- Have students with different sets use different color scratch paper to tape onto. Then stand and make a group of 3 or 4 that have the same color to compare.
- Ask students to tape the sets on a back cupboard or the board. “Set A tape your triangles here, Set B here, Set C here, Set D here.” Then look at the results together as a class. (Remember this is really the only activity you have to get through on this day.)
- Have students separate into the 4 corners of the room to compare, then return to their seats.
Even though you have the find your match issue, I think the “oh wow” factor is much greater when they are not sitting at the table together.
Here is how I ran it without pasta:
- I handed one black line master to each group and had them cut them into 4 strips of 3 angles each. Each person in the group got 1 set.
- I had them measure their three angles, rounding to nearest 5 degrees to move it along. Asked what they noticed, or what they added up to for those who noticed nothing. (Surprise! 180 degrees!)
- I asked what they could make with those three angles. Hear a straight angle and a triangle.
- I told them today we would be working with triangles. Our purpose today is to find a shortcut for checking if two triangles are similar. . . one that didn’t make us write an whole sequence of transformations and didn’t make us measure every side and angle.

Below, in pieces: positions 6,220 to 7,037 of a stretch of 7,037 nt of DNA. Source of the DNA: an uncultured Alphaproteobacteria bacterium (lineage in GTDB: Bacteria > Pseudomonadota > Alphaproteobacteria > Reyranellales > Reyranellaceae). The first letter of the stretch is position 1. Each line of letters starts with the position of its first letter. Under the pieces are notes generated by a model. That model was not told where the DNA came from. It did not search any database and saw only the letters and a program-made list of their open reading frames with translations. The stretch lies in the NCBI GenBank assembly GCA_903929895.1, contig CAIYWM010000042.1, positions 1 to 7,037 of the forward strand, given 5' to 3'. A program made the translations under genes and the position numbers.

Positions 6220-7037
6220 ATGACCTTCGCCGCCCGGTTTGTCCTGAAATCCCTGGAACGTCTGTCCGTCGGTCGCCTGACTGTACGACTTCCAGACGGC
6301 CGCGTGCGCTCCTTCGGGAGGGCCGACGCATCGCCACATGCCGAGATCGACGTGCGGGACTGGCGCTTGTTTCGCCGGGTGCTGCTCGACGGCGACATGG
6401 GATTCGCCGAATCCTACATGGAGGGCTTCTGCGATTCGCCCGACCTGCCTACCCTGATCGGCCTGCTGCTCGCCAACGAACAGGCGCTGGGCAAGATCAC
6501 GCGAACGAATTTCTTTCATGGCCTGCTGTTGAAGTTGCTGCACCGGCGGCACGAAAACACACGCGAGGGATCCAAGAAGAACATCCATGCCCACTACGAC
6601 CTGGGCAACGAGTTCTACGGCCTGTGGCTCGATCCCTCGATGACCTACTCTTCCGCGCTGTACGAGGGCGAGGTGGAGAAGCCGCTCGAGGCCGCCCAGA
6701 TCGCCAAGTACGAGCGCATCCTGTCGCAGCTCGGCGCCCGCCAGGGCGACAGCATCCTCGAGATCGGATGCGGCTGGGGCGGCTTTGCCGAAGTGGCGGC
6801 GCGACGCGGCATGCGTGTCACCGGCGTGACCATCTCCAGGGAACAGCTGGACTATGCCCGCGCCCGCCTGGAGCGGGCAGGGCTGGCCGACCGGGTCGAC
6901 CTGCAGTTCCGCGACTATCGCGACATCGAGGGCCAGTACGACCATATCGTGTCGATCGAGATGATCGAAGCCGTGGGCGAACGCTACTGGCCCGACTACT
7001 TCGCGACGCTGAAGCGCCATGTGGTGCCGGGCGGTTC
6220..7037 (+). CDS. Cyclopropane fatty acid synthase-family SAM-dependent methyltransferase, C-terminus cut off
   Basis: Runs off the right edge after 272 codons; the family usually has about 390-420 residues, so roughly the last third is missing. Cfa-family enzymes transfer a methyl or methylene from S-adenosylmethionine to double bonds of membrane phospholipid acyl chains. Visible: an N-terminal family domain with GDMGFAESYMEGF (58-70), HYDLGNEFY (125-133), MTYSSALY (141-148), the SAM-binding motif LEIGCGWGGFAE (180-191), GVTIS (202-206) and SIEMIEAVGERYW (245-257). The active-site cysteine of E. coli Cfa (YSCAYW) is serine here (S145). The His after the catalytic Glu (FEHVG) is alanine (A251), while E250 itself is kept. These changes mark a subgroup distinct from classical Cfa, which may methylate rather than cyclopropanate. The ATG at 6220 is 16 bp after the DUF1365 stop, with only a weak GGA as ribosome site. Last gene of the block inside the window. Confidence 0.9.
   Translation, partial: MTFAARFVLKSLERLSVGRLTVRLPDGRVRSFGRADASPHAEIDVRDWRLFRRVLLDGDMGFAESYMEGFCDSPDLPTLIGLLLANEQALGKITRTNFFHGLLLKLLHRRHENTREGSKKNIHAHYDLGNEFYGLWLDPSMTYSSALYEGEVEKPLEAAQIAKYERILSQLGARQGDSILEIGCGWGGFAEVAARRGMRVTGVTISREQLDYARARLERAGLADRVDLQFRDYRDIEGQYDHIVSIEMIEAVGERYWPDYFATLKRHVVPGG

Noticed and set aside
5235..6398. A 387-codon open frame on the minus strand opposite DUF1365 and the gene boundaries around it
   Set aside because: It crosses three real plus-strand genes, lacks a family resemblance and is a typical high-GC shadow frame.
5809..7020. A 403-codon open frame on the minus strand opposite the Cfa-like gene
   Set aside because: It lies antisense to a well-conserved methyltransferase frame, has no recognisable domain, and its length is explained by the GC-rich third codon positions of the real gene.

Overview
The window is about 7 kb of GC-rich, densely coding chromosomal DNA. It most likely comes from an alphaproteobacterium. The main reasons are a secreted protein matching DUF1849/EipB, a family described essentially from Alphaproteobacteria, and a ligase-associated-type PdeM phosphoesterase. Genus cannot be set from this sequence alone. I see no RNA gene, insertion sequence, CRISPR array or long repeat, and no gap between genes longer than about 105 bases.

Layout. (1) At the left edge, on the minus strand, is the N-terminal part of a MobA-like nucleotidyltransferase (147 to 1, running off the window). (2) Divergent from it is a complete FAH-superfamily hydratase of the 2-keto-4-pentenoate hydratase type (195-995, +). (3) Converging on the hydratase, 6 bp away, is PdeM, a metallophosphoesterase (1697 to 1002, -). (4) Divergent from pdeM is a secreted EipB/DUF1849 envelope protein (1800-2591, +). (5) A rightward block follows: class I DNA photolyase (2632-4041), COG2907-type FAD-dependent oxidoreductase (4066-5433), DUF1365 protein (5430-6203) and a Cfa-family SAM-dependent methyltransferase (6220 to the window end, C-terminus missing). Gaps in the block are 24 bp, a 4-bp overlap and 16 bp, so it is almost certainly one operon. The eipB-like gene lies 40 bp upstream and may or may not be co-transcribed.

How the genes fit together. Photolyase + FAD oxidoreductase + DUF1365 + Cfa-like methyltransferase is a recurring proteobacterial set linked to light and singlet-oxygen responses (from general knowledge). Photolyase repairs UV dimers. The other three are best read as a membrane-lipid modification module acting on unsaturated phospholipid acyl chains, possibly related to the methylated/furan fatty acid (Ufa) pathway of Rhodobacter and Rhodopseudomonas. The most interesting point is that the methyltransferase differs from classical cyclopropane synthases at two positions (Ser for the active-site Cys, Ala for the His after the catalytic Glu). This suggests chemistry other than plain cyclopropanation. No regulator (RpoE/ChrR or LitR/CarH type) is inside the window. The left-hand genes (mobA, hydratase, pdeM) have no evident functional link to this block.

Question 1 – Is knowing one pair of angles are equal enough to guarantee two triangles are similar? I had them predict silently – write yes or no in the bottom corner of their scratch paper. Then we proceeded to check:
- Everyone take your angle A.
- Tape it lightly to the scratch paper.
- Use your straight edge to extend the sides. You are the boss of the sides. Make them as long as you want. They do not have to be the same length.
- Use your straight edge to connect your two sides to form a triangle. Do you think your triangle is going to be similar to the other people that had your same angle? Let’s check.
- The first two sets had 30 degrees for angle A and the second two sets had 50 degrees for angle A. I had students hold theirs up toward me and (looking for variety) I picked 4 to 6 kids to stand up and hold their triangle so the class could see. We rotated the paper so that all the given angles were oriented the same way. We all agreed they were not similar.